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1. 1. Intro to General Chemistry 2. Temperature # Temperature

by Jules Bruno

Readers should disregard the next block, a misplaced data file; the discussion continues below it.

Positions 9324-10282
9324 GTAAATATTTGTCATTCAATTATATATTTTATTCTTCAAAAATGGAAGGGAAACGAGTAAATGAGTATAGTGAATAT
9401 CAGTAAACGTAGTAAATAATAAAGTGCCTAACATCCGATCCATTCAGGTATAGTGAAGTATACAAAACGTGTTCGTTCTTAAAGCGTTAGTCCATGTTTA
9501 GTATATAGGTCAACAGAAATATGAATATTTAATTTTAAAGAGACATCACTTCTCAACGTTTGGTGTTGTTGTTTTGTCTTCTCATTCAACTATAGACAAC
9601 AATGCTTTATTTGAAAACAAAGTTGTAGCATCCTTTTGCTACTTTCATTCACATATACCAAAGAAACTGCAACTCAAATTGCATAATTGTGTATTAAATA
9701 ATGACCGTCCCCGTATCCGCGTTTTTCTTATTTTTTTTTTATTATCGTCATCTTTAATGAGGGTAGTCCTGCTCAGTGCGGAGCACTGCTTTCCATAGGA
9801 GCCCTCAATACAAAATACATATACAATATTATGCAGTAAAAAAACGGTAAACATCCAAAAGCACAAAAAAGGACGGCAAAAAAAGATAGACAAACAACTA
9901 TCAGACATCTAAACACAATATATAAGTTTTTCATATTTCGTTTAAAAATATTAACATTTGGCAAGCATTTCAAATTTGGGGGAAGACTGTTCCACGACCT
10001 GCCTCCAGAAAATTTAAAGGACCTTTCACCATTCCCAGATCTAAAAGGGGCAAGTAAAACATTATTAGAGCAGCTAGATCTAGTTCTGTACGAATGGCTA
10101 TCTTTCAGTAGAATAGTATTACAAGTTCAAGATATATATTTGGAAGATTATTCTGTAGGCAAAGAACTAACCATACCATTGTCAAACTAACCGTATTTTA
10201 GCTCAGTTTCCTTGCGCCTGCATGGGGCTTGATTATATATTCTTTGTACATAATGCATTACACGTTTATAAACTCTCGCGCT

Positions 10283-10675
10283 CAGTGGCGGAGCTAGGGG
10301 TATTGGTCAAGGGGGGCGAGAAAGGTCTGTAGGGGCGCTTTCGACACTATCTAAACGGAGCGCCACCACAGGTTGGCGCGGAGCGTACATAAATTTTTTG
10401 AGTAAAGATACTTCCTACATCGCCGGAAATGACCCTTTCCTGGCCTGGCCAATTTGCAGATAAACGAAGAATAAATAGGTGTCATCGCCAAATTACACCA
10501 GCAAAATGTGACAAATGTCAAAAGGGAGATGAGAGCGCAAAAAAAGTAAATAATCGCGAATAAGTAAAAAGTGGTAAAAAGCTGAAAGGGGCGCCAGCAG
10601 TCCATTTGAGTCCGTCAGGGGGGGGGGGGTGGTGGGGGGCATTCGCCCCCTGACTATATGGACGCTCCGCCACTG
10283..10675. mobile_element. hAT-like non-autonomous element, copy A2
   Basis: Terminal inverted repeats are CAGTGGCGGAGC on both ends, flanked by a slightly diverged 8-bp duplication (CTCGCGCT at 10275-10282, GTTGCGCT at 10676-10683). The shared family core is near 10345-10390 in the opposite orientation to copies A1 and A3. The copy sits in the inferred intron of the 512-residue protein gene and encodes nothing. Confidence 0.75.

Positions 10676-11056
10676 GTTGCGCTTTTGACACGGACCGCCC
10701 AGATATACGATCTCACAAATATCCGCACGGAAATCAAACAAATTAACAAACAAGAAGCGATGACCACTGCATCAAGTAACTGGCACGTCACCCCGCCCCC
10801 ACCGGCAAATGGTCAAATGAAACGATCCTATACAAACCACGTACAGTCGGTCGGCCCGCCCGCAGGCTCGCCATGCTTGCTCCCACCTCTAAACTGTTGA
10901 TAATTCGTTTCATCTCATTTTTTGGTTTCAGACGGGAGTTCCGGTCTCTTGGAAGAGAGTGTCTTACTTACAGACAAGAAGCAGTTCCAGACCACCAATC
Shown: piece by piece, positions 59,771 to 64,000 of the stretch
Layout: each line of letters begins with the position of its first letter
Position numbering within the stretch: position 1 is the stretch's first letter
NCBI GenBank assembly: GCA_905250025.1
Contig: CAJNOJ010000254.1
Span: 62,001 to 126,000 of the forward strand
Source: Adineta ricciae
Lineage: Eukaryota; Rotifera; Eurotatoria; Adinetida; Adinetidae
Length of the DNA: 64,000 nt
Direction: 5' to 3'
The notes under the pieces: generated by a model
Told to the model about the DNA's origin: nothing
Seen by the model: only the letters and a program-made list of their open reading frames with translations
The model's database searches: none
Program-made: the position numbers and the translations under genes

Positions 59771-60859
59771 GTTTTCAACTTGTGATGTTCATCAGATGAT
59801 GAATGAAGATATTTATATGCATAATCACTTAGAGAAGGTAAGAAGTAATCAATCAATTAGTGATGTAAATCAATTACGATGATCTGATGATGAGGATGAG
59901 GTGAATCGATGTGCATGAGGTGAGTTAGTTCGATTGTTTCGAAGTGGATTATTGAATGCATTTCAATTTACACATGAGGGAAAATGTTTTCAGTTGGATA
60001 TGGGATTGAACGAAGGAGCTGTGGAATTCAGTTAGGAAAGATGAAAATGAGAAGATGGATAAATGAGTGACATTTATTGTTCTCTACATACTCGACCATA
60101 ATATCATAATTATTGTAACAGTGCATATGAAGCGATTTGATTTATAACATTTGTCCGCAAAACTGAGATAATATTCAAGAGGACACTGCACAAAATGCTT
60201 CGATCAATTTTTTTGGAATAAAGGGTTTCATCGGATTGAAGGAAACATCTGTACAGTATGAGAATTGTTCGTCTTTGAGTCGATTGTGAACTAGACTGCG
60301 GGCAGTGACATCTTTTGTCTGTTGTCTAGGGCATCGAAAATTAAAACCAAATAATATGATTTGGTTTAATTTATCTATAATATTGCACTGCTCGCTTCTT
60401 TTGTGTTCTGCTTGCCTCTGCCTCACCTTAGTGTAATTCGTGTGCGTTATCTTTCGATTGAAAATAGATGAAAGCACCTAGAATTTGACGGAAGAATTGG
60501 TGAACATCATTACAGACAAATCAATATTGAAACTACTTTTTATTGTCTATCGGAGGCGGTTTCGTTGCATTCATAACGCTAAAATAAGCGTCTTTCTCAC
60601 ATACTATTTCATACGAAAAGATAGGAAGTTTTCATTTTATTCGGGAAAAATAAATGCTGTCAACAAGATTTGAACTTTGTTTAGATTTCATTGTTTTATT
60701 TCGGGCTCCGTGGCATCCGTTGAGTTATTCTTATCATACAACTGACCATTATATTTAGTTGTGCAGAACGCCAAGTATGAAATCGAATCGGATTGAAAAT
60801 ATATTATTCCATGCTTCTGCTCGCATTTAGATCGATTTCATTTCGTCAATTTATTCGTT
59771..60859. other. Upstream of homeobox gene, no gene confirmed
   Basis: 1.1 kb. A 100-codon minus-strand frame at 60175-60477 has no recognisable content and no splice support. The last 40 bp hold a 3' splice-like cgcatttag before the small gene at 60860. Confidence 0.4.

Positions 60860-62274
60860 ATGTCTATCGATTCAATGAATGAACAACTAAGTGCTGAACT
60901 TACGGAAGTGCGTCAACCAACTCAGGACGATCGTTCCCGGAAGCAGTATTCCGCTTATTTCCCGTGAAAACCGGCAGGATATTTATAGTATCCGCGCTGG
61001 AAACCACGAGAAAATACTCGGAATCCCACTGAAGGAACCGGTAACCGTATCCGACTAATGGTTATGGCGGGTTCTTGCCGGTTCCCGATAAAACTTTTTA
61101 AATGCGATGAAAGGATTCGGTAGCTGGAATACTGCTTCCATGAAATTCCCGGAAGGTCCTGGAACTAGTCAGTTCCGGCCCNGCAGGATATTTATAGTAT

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Now the words temperature and heat are often used interchangeably with one another, but they're not the same thing. They represent different aspects of thermal energy. Now, thermal energy itself is the sum of all kinetic and potential energies of all atoms in an object. Now, when we say kinetic energy, we know that kinetic energy is the energy of motion. Okay, so the movement of molecules, the movement of atoms, potential energy is just the energy of position. Where those molecules are related. Are they 100 ft off the ground? Are they 10 ft off the ground? Where exactly are they located? Now? Temperature, heat again are used interchangeably with one another, but they're not the same thing. Temperature itself is the average kinetic energy of an object. That is a measurement of thermal energy. Remember that temperature itself is an intensive property. It is the inside or innate properties of a substance that is independent on the amount of that substance. For example, if we have a cup of water that's 100 degrees Celsius versus a gallon of water, that's 100 degrees Celsius. The amount of water is different, but the temperature is the same because the temperatures the waters are are at at the moment, doesn't matter how much of the water we have. Okay, so temperature is an intensive property. Heat on the other hand, is not heat is the flow Of thermal energy from the object at a higher temperature to an object at a lower temperature. Okay, so it's normal for heat to move from a hotter object to a colder object. If you have a hotter object next to a colder object, eventually all the heat from the hotter object moves towards the colder one. So to heat it up, heat itself is based on the amount of the substance present. So it would represent an extensive property. Now, knowing the difference between temperature and heat is critical for the example, that's left right below it. If we take a look at this example, question it says from the image provided below, determine which part of the cubes represent temperature and which part represents heat. Alright, so we have two cubes here and we can see that the cube on the left has those little red balls that seem to be bouncing everywhere. They're highly energetic. That happens because the overall temperature in this cube is higher. So we say that this cube has a higher temperature. Then if we look on the other side we see that they are kind of like stuck in place not moving at the same speed as before. That's because there are a lower temperature. And remember we just said that heat goes from a higher temperature to a lower temperature object. That is explained by these wavy lines. So here we see that heat is leaving the left Cuban going to the right cube. So these wavy lines represent heat. So that's how you need to understand temperature is an actual measurement, 100 20 98 F. Uh These are actual numbers. Heat is just a flow of of of thermal energy from a hotter object to a colder object, although they're used interchangeably. Sometimes they are not the same thing now that we've talked about the difference between intensive when it comes to temperature and extensive when it comes to heat. Let's move on to our next practice question.